(Zenogalache, AKA: The Crazy One)
He was born on the San Carlos Reservation in Arizona and grew to be the
fiercest of all Apache, except for Geronimo. Named
Haskay-bay-nay-natyl, "the tall man destined to come to a mysterious
end," the pronunciation was too much for the citizens of Globe, who
simply called him "Kid." He was never known by any other name to
whites, but some give his Apache name as Zenogalache. Already we have
Learning English at an early age, he worked at odd jobs in Globe and was soon befriended by the famous scout, Al Sieber.
At an early age the Kid was taken in at the San Carlos Indian Agency,
New Mexico. Here the famous cavalry scout, Al Sieber, educated the boy
and taught him the use of firearms and the codes of the military, later
getting the Apache Kid an appointment as the first sergeant of the
Apache Government Scouts. The scouts served as agency policemen who
made arrests among their own people, thus keeping the troops from doing
all the dirty work.
In May, 1887 the Apache Kid was left in charge of the Scouts and guardhouse at San Carlos when Captain Pierce
and Al Sieber, an anglo scout, were both gone on business. Though the
brewing of tiswin, a beverage made of fermented fruit or corn was
illegal on the reservation, with the white officers gone, the Scouts
decided to have a party. When the liquor had flowed freely, a man named
Gon-Zizzie killed the Apache Kid's father, Togo-de-Chuz. Kid's friends,
in turn, killed Gon-Zizzie. However, the killing of Gon-Zizzie was not
enough for the Apache Kid, who then went to the home of Gon-Zizzie’s
brother, Rip, and killed him.
Following the murder of the old Indian who had killed the Kid's father, Sieber ordered the Apache Kid
into San Carlos. He appeared with ten of his heavily armed men. When
Sieber told other Indian policemen to take the group to the guardhouse,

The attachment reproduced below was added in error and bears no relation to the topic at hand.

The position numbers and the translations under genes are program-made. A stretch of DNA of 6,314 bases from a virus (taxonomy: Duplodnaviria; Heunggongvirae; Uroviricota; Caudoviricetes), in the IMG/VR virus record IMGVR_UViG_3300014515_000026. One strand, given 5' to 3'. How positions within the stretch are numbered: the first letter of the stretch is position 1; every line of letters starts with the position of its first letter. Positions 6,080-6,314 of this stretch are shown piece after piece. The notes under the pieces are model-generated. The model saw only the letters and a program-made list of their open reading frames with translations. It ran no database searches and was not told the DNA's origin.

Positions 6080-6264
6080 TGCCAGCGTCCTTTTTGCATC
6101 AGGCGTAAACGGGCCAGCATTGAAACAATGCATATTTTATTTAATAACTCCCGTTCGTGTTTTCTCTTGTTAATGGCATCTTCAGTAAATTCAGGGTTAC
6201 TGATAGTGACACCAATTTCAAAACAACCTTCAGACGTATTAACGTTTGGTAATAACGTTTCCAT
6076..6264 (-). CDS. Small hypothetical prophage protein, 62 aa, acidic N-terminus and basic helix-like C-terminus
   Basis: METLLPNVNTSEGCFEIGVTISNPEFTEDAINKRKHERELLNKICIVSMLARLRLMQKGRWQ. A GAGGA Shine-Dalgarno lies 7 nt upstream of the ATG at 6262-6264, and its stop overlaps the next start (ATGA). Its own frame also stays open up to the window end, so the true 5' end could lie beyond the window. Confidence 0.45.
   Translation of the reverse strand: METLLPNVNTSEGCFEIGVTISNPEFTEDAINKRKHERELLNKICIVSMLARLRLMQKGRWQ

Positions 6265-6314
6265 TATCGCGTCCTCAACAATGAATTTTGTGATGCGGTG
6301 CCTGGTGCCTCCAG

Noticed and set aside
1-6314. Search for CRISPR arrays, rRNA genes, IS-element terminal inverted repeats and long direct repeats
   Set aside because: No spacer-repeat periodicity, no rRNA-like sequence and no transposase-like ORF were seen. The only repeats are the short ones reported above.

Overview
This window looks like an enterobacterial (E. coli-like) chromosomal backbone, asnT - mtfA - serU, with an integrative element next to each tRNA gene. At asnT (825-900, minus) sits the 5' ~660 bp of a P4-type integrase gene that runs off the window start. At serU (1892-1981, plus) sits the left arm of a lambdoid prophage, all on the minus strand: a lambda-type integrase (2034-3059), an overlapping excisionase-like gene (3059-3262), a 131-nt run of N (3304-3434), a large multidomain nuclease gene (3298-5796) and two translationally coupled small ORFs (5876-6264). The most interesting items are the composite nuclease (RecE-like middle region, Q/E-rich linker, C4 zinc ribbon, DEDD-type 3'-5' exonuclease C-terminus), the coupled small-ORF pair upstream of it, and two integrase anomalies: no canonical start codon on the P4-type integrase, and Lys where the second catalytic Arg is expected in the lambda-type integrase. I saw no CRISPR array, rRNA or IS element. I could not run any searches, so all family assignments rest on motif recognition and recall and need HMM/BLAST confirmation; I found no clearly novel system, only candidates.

the kid ordered his men to open fire as they fled.
VERSION 2 OF THE ABOVE FIREFIGHT
When the Apache Kid and the four other scouts returned to San Carlos on June
1, 1857, both Captain Pierce and Al Sieber were there ahead of him.
Captain Pierce ordered the scouts to disarm themselves and the Kid was
the first to comply. As Pierce ordered them to the guardhouse to be
locked up, a shot was fired from the crowd who had gathered to watch
the display of events. In no time, the shots became widespread and Al
Seiber was hit in the ankle, which ended up crippling him for life.
During the melee that followed, the Apache Kid and other Apaches fled.
Though it was never determined who fired that shot that struck Sieber,
it was sure not the Kid nor the other four scouts ordered to the
guardhouse as they had all been disarmed.
There was a price on the Kid's head ever after. Several scouts and gunmen joined in the hunt for
the Kid, including the famous Tom Horn. The Kid had about thirty men in
his gang. They headed for Mexico, stopping only to steal horses, kill
a trapper, and torture/murder rancher Mike Grace.
For two years the Kid and his men eluded capture, but then were captured and
sentenced to death following a quick trial. The kid insisted that he
was innocent of the Diehl and Grace killings, that others in his band
had done the deeds, (after all, he was only the ringleader). His plea
reached President Grover Cleveland's ears and the chief executive
granted him a pardon. (Another case of poiticians not enforcing the
law) As soon as he was released the Kid led another band on bloody
raids through the territory, stopping freight wagons, murdering the
drivers and taking the goods. Sheriff Glen Reynolds of Gila County,
Arizona, led a huge posse after the Kid and managed to capture him.
This time the Apache Kid was sent to prison for seven years. However,
en route to the Yuma Prison, on November 1, 1889, the guards and their
six prisoners camped near Riverside in the Pinal Mountains. The Kid and
his men broke free and murdered his guards, Reynolds, and Bill Holmes.
Another guard, Eugene Middleton, badly wounded, survived the Kid's
wrath and limped into Globe, Arizona, to tell authorities how the Kid